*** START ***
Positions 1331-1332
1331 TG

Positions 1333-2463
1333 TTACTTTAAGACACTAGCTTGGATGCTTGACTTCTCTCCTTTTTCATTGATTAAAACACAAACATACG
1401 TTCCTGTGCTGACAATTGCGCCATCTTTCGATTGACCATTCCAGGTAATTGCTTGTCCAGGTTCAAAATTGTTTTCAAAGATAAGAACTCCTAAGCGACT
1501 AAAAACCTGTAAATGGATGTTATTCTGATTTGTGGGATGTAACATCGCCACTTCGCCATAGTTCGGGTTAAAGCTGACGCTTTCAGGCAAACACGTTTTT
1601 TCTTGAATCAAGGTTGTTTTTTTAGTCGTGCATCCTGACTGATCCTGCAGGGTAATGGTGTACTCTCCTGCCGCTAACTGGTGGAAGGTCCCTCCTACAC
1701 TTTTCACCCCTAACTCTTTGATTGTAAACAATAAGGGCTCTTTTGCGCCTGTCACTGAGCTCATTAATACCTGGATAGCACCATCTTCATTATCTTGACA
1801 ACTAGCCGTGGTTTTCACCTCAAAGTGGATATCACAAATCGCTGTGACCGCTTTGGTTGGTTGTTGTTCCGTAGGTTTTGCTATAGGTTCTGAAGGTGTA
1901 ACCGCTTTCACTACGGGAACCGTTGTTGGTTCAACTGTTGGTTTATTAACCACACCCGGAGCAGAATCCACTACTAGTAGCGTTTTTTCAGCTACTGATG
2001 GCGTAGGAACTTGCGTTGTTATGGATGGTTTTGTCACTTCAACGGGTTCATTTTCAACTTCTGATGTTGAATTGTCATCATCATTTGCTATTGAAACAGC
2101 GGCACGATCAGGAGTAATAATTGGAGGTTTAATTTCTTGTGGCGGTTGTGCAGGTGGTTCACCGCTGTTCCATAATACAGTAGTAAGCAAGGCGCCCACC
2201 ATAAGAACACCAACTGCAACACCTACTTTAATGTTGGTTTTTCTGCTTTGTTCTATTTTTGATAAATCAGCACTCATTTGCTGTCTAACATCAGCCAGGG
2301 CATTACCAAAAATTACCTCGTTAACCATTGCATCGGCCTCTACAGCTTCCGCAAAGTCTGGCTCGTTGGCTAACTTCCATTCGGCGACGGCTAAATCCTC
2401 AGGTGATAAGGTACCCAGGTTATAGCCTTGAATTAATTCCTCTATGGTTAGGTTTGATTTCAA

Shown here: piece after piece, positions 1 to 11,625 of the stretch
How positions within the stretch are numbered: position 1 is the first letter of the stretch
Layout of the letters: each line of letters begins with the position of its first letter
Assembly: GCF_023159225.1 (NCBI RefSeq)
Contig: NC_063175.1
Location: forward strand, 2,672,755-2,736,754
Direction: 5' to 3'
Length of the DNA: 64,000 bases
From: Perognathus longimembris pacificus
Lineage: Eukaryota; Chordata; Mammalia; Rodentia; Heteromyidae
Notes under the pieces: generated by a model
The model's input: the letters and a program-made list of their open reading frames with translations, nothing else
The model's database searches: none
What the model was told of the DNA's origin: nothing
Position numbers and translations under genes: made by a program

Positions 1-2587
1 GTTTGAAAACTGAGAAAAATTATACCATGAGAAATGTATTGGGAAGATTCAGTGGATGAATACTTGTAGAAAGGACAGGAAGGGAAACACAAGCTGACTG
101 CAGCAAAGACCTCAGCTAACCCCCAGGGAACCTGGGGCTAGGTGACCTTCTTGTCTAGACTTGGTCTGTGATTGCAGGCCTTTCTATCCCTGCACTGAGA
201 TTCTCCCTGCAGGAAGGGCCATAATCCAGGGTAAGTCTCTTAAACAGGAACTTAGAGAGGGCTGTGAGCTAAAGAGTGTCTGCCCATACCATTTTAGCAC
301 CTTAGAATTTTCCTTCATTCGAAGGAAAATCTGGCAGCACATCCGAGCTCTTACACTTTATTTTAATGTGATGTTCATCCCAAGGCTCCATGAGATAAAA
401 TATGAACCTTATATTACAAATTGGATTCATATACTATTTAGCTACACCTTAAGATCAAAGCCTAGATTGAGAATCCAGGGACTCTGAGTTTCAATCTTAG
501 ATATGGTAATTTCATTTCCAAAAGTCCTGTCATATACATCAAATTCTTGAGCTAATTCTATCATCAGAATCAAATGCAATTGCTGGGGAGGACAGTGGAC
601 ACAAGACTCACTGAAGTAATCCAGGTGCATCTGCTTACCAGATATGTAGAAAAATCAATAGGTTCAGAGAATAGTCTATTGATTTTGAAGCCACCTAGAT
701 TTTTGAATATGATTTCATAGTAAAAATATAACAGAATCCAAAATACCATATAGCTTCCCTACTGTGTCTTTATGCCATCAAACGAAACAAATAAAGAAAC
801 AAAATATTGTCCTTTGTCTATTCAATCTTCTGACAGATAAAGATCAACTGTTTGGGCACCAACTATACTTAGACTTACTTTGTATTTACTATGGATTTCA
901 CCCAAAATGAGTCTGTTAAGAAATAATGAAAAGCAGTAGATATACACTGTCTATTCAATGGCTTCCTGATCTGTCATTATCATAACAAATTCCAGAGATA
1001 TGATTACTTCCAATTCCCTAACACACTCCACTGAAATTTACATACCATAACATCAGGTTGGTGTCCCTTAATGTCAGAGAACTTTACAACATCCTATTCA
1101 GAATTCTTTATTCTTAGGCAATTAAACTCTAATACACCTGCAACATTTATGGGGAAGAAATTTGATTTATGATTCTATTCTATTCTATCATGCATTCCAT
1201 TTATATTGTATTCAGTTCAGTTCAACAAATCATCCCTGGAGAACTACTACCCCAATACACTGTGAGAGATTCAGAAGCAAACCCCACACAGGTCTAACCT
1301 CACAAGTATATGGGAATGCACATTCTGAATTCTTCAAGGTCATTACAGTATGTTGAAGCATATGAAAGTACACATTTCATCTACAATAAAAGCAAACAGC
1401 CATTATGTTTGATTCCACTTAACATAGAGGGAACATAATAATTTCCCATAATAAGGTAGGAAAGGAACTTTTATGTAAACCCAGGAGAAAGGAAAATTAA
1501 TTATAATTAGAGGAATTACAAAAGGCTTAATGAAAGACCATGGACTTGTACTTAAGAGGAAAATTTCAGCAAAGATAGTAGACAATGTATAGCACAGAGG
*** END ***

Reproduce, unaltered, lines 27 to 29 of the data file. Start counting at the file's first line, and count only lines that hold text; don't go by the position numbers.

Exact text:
The model's input: the letters and a program-made list of their open reading frames with translations, nothing else
The model's database searches: none
What the model was told of the DNA's origin: nothing